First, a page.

But we may still wonder what commends confidence in God beyond the fact that such hope is personally beneficial to us. Psalm 146 responds by pointing to the acts of God that reveal the character of God. First, God is the one “who made heaven and earth, the sea, and all that is in them” (146:6). This testifies to God’s unequaled power and unique goodness.
Second, God “keeps faith forever” (Psalm 146:6). The Hebrew word for “faith” (’emet) conveys the trustworthiness and reliability of God. In a world that is so inconsistent and unstable, the stability of God matters greatly, both to the psalm writer and to us. Because God “keeps faith forever,” God can be trusted at all times.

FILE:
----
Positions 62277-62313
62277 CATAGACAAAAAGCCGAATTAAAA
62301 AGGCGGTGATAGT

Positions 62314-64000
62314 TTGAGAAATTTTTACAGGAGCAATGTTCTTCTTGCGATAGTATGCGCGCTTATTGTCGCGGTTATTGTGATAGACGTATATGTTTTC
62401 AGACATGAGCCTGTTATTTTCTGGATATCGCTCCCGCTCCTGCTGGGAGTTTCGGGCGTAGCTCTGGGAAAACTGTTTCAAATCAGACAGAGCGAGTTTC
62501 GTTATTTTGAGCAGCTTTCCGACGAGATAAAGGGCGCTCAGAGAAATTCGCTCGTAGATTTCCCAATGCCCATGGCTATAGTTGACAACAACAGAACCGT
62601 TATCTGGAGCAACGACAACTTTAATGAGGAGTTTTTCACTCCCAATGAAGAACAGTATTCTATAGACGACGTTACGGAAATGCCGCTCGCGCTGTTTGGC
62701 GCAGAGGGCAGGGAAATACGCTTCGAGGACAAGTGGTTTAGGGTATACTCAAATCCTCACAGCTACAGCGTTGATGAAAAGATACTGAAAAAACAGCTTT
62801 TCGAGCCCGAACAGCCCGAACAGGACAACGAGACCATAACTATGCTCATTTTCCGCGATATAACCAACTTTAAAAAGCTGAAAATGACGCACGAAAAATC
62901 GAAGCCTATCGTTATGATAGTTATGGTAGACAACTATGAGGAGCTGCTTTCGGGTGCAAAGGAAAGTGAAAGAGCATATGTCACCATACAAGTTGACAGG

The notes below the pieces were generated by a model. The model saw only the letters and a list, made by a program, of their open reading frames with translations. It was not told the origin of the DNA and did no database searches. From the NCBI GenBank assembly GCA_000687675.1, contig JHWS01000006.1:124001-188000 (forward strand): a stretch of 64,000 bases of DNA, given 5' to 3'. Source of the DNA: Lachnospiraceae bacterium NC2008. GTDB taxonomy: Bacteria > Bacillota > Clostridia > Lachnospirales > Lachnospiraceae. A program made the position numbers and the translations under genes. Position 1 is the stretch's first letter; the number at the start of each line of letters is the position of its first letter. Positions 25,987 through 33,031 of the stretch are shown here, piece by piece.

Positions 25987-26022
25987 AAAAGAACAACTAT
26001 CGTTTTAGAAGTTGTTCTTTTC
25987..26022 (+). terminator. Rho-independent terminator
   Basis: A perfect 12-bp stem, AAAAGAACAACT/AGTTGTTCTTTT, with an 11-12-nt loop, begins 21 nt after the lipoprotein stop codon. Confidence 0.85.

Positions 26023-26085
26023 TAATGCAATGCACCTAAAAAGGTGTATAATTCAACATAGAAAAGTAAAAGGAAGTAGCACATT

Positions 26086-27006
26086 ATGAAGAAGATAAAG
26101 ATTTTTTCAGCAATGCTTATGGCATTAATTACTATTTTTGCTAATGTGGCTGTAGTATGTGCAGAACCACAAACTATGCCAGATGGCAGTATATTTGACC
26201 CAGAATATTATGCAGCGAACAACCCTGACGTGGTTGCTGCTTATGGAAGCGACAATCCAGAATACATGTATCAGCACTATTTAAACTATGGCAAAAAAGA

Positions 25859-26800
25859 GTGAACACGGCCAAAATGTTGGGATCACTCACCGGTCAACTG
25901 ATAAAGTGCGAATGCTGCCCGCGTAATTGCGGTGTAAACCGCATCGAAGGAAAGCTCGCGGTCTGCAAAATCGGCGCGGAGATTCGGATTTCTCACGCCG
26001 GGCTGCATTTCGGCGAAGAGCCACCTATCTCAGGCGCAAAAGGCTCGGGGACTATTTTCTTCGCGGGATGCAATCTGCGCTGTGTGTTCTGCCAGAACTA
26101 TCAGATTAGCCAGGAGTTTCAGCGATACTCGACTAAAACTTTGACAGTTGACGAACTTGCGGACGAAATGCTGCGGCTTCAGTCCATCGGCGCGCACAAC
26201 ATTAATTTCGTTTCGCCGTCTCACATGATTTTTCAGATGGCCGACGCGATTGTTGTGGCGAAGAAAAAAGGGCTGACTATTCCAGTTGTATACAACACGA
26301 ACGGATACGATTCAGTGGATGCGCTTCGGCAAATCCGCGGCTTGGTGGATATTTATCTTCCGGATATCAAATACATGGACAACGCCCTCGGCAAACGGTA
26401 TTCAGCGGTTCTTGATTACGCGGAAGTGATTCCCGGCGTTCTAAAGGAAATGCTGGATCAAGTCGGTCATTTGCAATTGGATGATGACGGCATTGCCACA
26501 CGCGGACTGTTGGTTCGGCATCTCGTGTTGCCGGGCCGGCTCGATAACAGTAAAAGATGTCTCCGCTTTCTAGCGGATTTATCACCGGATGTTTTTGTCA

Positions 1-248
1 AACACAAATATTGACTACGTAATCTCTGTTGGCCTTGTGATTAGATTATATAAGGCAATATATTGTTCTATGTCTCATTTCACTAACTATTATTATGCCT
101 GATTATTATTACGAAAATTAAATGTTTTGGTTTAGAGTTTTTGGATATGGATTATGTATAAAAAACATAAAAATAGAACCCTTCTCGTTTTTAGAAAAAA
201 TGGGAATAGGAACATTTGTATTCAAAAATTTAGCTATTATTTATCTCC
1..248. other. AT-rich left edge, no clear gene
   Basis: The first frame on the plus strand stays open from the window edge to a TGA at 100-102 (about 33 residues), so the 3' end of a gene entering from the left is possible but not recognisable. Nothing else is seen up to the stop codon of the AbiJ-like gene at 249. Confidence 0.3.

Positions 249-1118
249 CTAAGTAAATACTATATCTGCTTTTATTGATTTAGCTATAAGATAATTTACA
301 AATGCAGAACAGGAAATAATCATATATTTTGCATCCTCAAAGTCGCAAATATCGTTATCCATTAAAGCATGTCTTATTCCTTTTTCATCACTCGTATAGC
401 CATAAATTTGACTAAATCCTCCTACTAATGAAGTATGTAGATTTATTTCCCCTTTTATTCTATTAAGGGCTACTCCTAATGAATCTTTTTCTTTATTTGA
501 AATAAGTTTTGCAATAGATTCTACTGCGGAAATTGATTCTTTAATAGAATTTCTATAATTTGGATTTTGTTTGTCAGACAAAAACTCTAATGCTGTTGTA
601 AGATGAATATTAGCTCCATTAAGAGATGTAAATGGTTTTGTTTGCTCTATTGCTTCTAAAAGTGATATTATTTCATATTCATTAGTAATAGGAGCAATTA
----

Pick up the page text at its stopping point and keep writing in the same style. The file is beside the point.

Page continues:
Third, God “executes justice for the oppressed; [and] gives food to the hungry” (Psalm 146:7). God isn’t biased in favor of the powerful and privileged. Rather, God treats all people justly, which is good news especially for those on the margins of society, those who are often victims of injustice. Verse 7 mentions the oppressed, the hungry, and prisoners as recipients of God’s gracious justice. Verses 8 and 9 add others to the list of those for whom God cares: the blind, the bowed down, the strangers, the orphan, and the widow. Thus, according to Psalm 146, even when we are pummeled by the pains of this life, we can have hope in God.
Hope implies waiting. We hope for that which hasn’t yet come. But our hope isn’t wishful thinking because it’s grounded on the actions and character of God. We aren’t hoping that everything in life will somehow magically work out. Rather, we have put our hope in the God who works in all things for good for those who love God and are called according to God’s purpose (Romans 8:28).